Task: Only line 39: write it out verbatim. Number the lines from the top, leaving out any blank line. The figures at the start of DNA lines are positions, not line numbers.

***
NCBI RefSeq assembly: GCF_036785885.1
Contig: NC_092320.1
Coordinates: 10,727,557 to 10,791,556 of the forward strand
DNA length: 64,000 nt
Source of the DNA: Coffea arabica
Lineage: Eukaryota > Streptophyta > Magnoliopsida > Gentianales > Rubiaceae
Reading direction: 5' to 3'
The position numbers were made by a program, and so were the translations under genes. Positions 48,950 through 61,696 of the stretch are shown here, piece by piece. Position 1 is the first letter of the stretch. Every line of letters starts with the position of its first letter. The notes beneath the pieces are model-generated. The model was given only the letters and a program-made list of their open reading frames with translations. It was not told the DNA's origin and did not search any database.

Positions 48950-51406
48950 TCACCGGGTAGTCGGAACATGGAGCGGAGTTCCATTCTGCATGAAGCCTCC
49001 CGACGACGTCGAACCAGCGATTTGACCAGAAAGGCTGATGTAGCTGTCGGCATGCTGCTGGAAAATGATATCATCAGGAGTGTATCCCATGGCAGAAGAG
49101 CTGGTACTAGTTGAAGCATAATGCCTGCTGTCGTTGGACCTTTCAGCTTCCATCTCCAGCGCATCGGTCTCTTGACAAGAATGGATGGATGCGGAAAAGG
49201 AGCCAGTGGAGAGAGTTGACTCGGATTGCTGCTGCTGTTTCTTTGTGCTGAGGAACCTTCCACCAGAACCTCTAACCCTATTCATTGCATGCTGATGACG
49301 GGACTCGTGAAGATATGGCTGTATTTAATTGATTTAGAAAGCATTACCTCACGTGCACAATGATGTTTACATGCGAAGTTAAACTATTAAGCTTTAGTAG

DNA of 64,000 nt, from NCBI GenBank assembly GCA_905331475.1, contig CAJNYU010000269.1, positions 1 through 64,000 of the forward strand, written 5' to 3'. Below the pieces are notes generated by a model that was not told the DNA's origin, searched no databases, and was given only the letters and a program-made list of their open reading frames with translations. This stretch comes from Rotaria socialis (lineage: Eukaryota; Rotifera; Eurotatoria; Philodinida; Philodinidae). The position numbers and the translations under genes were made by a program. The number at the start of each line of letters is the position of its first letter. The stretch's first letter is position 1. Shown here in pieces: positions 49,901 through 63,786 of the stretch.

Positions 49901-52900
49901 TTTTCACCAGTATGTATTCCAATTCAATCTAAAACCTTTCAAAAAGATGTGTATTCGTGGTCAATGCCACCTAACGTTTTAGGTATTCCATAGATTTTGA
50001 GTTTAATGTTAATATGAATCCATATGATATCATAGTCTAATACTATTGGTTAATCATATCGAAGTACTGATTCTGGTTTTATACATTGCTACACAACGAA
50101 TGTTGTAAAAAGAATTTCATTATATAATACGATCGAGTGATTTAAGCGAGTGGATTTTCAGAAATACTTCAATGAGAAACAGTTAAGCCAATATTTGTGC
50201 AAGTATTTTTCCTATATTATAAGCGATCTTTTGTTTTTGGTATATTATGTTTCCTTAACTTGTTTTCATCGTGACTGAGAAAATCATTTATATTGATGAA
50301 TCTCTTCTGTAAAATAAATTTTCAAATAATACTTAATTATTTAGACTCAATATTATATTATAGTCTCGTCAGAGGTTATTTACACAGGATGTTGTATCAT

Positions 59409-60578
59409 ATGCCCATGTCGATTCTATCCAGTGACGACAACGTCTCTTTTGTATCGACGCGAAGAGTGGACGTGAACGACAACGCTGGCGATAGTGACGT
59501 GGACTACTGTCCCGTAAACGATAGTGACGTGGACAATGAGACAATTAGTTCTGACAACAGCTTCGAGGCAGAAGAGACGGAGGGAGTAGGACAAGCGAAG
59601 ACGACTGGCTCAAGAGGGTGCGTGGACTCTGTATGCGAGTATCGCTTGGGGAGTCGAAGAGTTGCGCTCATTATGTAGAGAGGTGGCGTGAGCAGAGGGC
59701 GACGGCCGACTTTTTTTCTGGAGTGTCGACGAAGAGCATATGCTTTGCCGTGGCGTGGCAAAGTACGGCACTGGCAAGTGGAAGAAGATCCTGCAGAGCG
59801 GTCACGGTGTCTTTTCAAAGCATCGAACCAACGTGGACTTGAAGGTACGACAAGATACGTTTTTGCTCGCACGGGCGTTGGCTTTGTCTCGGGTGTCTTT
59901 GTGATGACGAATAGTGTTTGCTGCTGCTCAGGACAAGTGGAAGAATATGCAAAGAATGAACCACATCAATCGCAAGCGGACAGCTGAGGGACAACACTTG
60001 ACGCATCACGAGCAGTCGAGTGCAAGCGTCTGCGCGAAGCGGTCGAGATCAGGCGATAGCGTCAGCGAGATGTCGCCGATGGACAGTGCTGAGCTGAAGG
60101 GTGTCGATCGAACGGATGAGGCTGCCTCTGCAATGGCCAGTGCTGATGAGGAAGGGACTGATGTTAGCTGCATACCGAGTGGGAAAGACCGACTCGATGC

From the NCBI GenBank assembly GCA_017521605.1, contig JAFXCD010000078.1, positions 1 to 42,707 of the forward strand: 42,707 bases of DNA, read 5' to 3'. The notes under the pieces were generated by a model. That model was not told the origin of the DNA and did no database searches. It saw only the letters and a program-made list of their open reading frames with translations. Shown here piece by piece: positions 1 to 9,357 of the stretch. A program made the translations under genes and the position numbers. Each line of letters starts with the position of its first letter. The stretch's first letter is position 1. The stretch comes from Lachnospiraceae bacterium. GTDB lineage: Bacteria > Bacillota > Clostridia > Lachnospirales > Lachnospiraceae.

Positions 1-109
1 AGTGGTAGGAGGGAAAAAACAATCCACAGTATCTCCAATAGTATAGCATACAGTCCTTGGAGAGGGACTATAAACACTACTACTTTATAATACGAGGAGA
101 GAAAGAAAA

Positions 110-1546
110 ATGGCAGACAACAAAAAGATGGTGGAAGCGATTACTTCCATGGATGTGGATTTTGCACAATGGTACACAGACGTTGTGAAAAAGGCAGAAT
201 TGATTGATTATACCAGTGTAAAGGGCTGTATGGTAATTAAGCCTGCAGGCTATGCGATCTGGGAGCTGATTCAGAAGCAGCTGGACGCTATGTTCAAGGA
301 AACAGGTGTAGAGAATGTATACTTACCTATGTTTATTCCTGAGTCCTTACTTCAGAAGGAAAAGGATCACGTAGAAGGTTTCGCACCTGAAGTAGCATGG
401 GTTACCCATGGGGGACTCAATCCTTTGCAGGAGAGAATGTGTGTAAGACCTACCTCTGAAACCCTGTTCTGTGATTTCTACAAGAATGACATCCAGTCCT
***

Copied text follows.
401 GTTACCCATGGGGGACTCAATCCTTTGCAGGAGAGAATGTGTGTAAGACCTACCTCTGAAACCCTGTTCTGTGATTTCTACAAGAATGACATCCAGTCCT